Pennsylvania-based Inovio Pharmaceuticals is the target of a planned class action lawsuit alleging it falsely claimed it has developed a vaccine for COVID-19 that would go into testing as soon as next month.
But the pharmaceutical firm has said the allegations are based on a misunderstanding of the medical science.
The class action alleges that Inovio and its Chief Executive Officer J. Joseph Kim violated federal securities laws. It is being brought on behalf of all persons who acquired Inovio common stock (NASDAQ: INO) between February 14, 2020 and March 9, 2020.
The plaintiff charges that Inovio claimed that it had developed a vaccine, but that the claim is not true. The claim caused Inovio’s stock price to skyrocket, but once the claim was called into question, the stock plummeted.
According to the suit, on February 14, Inovio CEO Kim appeared on Fox Business News and stated that Inovio had developed a COVID-19 vaccine “in a matter of about three hours once we had the DNA sequence from the virus” and “our goal is to start phase one human testing in the U.S. early this summer.”
In response, Inovio’s stock price rose more than 10% over the next few trading days, according to the suit.
Then two weeks later, “following a well-publicized March 2, 2020 meeting with President Trump to discuss the COVID-19 outbreak, Defendant Kim again claimed that Inovio had developed a COVID-19 vaccine, stating ‘we were able to fully construct our vaccine within three hours . . . . Our plan is to start [U.S. based COVID-19 trials] in April of this year.'”
After that statement, Inovio’s stock price more than quadrupled from $4.28 per share on February 28, and continued to increase in the following weeks, reaching a high of $19.36 on March 9, according to the suit.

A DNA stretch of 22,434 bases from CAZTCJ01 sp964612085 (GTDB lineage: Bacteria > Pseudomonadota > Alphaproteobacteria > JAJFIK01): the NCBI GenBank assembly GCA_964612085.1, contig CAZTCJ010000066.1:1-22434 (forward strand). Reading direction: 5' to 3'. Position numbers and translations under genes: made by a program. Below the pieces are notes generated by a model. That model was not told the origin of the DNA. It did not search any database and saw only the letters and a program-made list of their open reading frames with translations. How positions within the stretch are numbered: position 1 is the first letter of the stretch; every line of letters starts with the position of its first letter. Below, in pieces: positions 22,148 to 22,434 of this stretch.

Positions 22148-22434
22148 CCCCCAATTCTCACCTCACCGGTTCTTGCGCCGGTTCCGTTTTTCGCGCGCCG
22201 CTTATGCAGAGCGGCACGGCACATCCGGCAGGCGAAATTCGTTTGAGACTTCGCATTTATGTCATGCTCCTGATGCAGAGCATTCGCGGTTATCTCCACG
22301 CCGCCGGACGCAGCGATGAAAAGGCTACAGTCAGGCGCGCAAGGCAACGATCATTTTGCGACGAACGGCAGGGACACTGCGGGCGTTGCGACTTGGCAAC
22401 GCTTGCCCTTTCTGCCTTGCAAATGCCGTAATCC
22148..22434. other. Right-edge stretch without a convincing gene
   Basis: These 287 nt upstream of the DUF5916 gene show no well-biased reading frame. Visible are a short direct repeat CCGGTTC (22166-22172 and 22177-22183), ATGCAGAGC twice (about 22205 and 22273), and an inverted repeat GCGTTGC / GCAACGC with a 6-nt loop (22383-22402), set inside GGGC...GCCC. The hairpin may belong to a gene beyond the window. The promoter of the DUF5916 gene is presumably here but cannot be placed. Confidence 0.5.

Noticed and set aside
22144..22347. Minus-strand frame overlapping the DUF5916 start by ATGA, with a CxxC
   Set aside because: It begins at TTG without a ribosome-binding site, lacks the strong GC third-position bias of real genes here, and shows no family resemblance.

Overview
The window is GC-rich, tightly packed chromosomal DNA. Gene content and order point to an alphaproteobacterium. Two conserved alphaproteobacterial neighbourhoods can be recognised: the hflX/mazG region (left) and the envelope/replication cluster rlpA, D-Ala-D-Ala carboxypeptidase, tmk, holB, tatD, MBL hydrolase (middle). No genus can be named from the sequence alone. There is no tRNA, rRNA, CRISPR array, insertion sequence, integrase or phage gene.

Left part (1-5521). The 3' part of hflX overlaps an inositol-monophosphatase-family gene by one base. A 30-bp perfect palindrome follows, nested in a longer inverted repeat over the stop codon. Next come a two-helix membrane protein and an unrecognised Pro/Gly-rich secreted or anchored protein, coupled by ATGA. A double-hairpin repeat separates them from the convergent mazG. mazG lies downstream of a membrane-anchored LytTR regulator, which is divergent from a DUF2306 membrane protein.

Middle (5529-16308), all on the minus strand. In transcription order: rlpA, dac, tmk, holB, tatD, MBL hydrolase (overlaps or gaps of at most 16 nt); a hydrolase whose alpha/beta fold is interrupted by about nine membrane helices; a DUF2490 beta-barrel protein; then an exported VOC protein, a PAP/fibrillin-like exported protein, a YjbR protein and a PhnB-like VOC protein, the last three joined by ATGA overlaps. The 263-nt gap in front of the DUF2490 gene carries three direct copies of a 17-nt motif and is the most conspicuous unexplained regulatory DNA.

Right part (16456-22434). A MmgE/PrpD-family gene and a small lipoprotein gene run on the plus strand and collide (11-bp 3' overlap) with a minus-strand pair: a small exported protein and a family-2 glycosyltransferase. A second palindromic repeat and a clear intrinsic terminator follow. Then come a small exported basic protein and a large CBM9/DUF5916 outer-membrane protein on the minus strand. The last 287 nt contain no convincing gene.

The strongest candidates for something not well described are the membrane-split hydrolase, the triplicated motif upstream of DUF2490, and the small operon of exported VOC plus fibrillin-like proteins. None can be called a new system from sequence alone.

However, on March 9, Citron Research, a firm headed by Andrew Left, a short-seller who exposed accounting fraud at Valeant Pharmaceuticals, called on the SEC to halt trading in Inovio stock and “investigate the ludicrous and dangerous claim that they designed a vaccine in 3 hours.”
In response to Citron’s questioning, Inovio’s stock price dropped from its March 9 opening price of $18.72 per share to close at $9.83. The following day, March 10, Inovio’s stock price fell from its $9.30 per share opening price to close at $5.70 per share. The two-day drop wiped out approximately $643 million in market capitalization for the company, according to the complaint.
The plaintiff says that Inovio knew it had “not developed a vaccine for COVID-19, that such a vaccine could not be developed in a matter of hours, and that trials were not likely to begin in April 2020.”
Inovio dismissed Citron’s criticism in a message to shareholders on March 9:
“A third-party report today demonstrated a lack of understanding of the science behind DNA medicines. Inovio designed a vaccine construct for its coronavirus vaccine (INO-4800) within three hours after the viral sequence was publicly available; produced the vaccine at small scale and was in preclinical trials in January – preclinical results are available online in Nature Communications. Inovio expects to move into human trials next month. Based on extensive prior work creating DNA vaccines using our proprietary DNA medicines platform, we are confident that we have a viable approach to address the COVID-19 outbreak. We remain committed to sharing our progress as we advance into the clinic in the coming weeks.”
But the complaint alleges that a “vaccine construct” is not the same as a developed vaccine. The plaintiff alleges Inovio “attempted to blunt the Citron revelations” by admitting that it had not developed a COVID-19 vaccine but claiming that instead it had merely “designed a vaccine construct” and that it believed it had a “viable approach to address the COVID-19 outbreak.”
The suit was filed March 12 in U.S. District Court for the Eastern District of Pennsylvania. The class action has been initiated by investor Patrick McDermid of Manitoba, Canada, who purchased stock when the price was high and suffered a loss when the stock fell.
Meanwhile, in Seattle on March 16, the first phase of testing began on a potential vaccine by a Cambridge biotech company, Moderna. The National Institutes of Health is conducting the study that calls for 45 patients to be administered two shots, 28 days apart. Patients will be followed for a year.
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